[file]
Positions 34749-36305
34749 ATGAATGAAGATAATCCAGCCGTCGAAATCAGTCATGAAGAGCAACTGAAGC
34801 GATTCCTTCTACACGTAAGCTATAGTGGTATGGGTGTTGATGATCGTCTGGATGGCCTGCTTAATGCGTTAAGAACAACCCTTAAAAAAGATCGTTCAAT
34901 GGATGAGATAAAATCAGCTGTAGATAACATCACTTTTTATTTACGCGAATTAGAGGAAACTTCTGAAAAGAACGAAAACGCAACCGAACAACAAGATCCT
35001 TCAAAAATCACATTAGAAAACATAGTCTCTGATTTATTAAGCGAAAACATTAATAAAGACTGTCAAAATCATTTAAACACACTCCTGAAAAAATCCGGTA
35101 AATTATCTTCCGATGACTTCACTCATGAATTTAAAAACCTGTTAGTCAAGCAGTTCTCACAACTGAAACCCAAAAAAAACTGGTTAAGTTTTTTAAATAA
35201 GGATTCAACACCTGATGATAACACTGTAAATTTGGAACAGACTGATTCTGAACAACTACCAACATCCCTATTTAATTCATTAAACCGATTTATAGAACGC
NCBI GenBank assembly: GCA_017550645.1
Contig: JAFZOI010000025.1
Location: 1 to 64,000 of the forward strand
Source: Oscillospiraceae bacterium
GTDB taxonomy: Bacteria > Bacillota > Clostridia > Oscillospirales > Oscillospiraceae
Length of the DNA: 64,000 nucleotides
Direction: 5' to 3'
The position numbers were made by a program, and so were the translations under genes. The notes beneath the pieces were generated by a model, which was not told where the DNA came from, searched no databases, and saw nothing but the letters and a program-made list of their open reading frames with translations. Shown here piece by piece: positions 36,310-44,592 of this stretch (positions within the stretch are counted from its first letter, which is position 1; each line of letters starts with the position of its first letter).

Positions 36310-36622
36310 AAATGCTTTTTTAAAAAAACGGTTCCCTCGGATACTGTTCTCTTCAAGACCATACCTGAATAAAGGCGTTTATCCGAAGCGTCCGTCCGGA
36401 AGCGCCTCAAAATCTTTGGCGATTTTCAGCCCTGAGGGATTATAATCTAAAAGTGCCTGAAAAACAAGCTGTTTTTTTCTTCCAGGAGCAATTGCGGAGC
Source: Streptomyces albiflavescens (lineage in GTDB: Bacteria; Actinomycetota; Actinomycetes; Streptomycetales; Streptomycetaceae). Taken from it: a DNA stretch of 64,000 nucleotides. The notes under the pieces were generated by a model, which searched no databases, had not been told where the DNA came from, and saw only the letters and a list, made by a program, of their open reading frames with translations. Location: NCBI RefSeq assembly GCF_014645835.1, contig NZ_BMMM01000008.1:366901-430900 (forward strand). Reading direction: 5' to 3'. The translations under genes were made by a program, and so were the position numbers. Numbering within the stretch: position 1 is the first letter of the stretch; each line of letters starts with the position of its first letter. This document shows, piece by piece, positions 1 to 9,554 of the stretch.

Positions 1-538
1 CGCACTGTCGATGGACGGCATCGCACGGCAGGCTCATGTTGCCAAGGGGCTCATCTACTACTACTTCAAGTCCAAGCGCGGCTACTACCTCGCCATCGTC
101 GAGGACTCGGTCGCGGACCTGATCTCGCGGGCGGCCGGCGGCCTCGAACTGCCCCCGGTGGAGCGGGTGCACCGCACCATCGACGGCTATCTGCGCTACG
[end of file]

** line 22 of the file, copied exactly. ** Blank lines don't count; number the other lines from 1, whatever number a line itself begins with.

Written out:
101 GAGGACTCGGTCGCGGACCTGATCTCGCGGGCGGCCGGCGGCCTCGAACTGCCCCCGGTGGAGCGGGTGCACCGCACCATCGACGGCTATCTGCGCTACG